The senior researcher on Popular Mechanics March 2005 "911: Debunking the Myths" story, Ben Chertoff, is a cousin of Department of Homeland Security chief Michael Chertoff. Chris Bollyn wrote:
This means that Hearst paid Benjamin Chertoff to write an article supporting the seriously flawed explanation that is based on a practically non-existent investigation of the terror event that directly led to the creation of the massive national security department his "cousin" now heads. This is exactly the kind of "journalism" one would expect to find in a dictatorship like that of Saddam Hussein's Iraq.
Because the manager of public relations for Popular Mechanics didn't respond to repeated calls from American Free Press, I called Benjamin Chertoff, the magazine's "senior researcher," directly.
Chertoff said he was the "senior researcher" of the piece. When asked if he was related to Michael Chertoff, he said, "I don't know." Clearly uncomfortable about discussing the matter further, he told me that all questions about the article should be put to the publicist ? the one who never answers the phone.
Benjamin's mother in Pelham, New York, however, was more willing to talk. Asked if Benjamin was related to the new Secretary of Homeland Security, Judy said, "Yes, of course, he is a cousin."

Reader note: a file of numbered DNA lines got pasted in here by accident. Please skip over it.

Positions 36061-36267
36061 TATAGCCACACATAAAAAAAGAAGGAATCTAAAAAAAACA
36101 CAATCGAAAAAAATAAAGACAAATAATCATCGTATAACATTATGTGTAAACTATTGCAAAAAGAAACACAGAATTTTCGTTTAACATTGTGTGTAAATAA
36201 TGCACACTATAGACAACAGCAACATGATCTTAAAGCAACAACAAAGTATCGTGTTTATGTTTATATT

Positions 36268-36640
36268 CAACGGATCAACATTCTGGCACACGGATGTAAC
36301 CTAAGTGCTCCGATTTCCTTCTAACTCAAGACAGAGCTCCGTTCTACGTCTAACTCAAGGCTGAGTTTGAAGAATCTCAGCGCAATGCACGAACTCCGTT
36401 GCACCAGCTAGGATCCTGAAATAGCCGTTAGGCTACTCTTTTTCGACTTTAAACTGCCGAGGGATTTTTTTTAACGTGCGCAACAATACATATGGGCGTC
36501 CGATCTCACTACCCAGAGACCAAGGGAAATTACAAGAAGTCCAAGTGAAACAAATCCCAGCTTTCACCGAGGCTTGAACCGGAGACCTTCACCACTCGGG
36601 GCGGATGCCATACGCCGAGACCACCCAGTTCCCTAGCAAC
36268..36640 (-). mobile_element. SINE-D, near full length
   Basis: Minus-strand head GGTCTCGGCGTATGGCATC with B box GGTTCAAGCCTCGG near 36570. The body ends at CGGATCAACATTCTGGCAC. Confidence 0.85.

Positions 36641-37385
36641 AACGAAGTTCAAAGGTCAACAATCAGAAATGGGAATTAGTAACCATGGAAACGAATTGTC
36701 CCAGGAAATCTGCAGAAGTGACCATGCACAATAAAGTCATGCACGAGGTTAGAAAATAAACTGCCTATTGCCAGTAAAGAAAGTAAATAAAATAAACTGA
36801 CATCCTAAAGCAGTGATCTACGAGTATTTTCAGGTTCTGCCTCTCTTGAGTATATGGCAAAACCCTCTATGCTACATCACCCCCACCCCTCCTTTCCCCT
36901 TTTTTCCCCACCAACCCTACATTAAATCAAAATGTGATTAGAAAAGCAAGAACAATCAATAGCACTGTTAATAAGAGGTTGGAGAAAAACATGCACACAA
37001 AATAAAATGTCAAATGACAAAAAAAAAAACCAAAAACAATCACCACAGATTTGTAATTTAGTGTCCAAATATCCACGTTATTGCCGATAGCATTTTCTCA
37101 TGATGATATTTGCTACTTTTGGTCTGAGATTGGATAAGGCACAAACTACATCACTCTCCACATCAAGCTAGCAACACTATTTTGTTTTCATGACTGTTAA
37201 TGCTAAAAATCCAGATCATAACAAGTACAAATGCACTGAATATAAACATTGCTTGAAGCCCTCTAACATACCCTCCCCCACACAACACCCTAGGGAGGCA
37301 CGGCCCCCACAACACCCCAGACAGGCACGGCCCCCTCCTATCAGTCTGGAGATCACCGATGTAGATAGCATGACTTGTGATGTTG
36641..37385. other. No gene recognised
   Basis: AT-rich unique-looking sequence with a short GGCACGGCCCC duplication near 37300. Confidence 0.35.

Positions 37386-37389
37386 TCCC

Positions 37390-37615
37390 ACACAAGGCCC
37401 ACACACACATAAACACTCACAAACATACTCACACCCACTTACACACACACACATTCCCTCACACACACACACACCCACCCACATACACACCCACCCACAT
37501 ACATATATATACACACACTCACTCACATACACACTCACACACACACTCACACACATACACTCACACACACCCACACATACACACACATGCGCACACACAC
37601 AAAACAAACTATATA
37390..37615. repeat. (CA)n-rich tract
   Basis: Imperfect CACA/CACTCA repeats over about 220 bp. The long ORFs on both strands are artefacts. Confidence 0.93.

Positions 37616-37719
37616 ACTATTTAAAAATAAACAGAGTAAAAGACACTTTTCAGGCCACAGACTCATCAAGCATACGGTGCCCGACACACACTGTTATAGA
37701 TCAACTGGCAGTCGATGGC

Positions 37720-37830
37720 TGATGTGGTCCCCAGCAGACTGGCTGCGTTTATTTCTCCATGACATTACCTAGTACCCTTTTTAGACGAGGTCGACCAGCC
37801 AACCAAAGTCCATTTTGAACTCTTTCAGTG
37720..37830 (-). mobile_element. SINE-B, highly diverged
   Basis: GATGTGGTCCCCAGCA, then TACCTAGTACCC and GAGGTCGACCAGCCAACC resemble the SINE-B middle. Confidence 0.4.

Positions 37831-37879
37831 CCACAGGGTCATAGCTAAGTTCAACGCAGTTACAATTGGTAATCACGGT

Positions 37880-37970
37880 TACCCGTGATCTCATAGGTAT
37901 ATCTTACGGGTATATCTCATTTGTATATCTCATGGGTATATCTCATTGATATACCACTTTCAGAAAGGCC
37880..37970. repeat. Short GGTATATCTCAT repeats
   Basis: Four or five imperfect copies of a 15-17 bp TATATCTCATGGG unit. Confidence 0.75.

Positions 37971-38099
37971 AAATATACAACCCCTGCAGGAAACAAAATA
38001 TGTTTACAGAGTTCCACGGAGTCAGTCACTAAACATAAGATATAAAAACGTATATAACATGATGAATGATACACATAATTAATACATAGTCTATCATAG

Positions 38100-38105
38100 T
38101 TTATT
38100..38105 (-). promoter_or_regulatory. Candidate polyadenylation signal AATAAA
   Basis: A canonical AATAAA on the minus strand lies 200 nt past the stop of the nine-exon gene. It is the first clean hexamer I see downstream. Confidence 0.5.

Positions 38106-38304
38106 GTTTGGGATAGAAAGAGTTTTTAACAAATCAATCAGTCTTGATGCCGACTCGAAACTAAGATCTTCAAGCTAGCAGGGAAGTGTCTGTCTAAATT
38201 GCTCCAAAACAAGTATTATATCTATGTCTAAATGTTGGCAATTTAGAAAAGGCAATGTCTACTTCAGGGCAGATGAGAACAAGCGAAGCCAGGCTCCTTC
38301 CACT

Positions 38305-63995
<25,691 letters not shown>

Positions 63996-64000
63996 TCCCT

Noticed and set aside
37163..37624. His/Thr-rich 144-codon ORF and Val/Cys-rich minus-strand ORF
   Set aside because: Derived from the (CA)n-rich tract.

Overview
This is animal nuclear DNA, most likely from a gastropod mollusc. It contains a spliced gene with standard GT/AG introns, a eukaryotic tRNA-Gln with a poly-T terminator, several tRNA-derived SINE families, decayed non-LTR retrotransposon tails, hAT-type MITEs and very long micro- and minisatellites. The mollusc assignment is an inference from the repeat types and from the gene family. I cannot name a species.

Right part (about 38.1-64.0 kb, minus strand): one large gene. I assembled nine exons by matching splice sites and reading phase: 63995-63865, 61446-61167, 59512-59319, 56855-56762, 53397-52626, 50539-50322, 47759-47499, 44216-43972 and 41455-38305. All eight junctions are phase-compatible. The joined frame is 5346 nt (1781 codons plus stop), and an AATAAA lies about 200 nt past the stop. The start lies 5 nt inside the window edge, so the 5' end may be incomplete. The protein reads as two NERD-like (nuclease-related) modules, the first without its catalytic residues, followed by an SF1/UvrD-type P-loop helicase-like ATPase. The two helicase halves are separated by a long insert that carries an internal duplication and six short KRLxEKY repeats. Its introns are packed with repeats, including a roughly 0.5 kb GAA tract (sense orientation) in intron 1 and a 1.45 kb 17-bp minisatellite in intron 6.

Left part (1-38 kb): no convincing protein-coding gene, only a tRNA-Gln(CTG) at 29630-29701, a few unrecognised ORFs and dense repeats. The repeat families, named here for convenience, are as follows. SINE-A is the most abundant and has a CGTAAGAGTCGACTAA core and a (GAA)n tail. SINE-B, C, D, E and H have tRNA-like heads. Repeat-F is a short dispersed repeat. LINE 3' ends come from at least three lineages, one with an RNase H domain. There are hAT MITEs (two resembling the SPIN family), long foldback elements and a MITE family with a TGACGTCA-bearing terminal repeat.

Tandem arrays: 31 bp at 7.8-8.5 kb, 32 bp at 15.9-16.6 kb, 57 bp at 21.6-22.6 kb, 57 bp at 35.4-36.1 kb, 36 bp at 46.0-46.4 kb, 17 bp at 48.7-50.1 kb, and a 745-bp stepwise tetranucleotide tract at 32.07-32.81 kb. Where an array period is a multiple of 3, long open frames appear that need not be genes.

We never actually thought to doubt this claim, simply believing it irrelevant. The piece needs to be judged on its contents, not the surname of one of those involved. But then we heard a suggestion that Benjamin Chertoff denied the story altogether, so decided to email him to hear what he had to say. Was he really related to Michael Chertoff? And if he wasn't, then how could he explain the quote from his mother?
This is what he had to say.
Here's the story, as best as I know: I'm not related to Michael Chertoff, at least in any way I can figure out. We might be distant relatives, 15 times removed, but then again, so might you and I. Bottom line is I've never met him, never communicated with him, and nobody I know in my family has ever met or communicated with him.
As for what my mom said: When Chertoff was nominated to be head of homeland security it was the first I'd heard of him, and the same for my family (and, FYI, we'd already sent the 9/11 issue to the press by then!). My dad and I thought there might be some distant relation. When Chris Bollyn called and asked my mom if there was a relation (introducing himself as only "Chris"), she said "they might be distant cousins." Like much in the conspiracy world, this was taken WAY out of context. (Another case in point: Bollyn called me earlier and asked "Were you the senior researcher on the story?" I said, "I guess so," -- that's not a title I have ever used, nor is it at all common in magazine journalism, but I was the research editor at the time, so it kinda made sense.) Nonetheless, I was one of 9 reporters on the story, not counting editors, photo researchers, photo editors, copy editors, layout designers, production managers, fact-checkers, etc., etc., etc. who worked on this story.
Chertoff paints a very different picture from the original story. Some will say he’s lying, of course, but in that case it shouldn’t be too difficult to prove: go to it. And in the meantime, this acts as a useful reminder to everyone, including us: don’t take any 9/11-related claims for granted, whether they come from someone on your “side” of the argument or not.